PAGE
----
In the next few years, we won’t be able to scale this fast enough to make up for our CO2 emissions. But at some point, all the fuels we use will come from the air, not the ground. Every year, we will sink CO2 rather than emit it. Eventually14, we will deplete it to the extent that measures might be taken to prevent companies from sinking it, or to make them pay for the privilege.
Until then, we still need to reduce carbon emissions, sink carbon as fast as possible, and lower the temperature of the Earth until we get CO2 back to reasonable levels. I’ll keep writing about this.
In this week’s premium article we’re going to answer a question many of you asked me: What about hydrogen? This is especially relevant in the context of this article, because here we’re saying we should be producing methane. But for that, we need hydrogen. Wouldn’t it make sense to stop at hydrogen?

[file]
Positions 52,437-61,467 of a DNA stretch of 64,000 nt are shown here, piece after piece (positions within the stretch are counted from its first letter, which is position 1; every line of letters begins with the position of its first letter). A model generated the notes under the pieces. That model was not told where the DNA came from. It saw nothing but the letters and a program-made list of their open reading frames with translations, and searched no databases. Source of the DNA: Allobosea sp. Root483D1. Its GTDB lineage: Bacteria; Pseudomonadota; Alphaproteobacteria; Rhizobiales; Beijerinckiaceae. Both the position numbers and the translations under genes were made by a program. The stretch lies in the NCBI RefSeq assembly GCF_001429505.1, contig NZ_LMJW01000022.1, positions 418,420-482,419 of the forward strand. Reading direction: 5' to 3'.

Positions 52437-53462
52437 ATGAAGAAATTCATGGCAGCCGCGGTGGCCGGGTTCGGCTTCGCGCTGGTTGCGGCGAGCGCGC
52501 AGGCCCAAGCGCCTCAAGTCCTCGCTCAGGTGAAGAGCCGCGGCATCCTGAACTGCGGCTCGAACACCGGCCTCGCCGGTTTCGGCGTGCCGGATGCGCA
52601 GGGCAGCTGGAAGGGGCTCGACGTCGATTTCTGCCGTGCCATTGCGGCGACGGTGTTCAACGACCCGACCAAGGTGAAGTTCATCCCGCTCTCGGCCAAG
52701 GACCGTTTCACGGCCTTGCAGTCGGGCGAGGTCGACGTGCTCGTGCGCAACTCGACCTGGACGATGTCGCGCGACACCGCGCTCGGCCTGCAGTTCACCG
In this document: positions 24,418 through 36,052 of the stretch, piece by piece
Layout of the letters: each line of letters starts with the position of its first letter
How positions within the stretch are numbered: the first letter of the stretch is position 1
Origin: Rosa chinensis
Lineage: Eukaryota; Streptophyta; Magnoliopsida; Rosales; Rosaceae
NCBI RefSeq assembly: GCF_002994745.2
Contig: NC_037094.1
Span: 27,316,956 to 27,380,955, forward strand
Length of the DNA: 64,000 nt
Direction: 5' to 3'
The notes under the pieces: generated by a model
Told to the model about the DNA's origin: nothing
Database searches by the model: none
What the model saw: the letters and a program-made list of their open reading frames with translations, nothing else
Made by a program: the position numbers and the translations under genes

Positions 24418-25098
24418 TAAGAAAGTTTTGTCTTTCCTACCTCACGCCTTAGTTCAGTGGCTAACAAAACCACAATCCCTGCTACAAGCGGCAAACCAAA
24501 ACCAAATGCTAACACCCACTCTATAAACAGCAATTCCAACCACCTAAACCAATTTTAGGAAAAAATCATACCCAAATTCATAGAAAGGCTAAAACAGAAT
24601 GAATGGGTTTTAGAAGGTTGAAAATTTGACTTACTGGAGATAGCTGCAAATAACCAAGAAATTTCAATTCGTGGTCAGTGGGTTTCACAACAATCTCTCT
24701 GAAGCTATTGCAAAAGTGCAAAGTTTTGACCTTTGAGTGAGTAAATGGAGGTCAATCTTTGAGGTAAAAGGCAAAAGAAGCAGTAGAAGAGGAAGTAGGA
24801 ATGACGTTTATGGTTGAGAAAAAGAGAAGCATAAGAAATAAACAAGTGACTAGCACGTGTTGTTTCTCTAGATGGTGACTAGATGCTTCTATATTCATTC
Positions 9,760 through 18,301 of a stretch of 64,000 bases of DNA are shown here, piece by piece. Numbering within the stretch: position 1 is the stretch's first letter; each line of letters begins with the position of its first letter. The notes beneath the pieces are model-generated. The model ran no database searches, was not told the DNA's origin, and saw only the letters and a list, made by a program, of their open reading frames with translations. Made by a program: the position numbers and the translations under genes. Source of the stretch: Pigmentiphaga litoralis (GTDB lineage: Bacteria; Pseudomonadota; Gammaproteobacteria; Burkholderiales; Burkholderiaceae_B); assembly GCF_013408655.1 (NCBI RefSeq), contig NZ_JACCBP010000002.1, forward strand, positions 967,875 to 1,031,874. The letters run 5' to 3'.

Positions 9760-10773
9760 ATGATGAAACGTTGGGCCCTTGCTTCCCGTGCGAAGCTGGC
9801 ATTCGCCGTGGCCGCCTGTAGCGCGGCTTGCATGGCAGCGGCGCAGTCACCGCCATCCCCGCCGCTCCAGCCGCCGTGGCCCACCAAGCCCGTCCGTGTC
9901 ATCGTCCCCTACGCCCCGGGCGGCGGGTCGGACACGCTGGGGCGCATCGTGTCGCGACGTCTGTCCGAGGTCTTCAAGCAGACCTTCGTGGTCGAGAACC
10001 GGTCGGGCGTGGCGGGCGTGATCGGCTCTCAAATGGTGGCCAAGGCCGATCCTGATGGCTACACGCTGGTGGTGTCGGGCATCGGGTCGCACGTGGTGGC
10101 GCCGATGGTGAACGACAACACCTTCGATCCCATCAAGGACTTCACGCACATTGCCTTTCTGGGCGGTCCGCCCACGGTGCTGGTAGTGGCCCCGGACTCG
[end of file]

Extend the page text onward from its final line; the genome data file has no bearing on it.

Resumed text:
Consider their color: Why are plants not black? Isn’t black the color that absorbs most light? They should be black to capture more energy! We didn’t know until recently. It turns out that plants don’t just optimize for peak light captured, but also variance. There’s usually plenty of light, so what they try to do is get a constant stream of energy, not one where they get huge peaks and valleys.
A bit like cow stomachs. Or, well, yours. And mine. True.
Which means halving every five years.
And throw away some more O2
Water can even be extracted from the air at the same time with the concentrator, so no need to plug a water pipe here.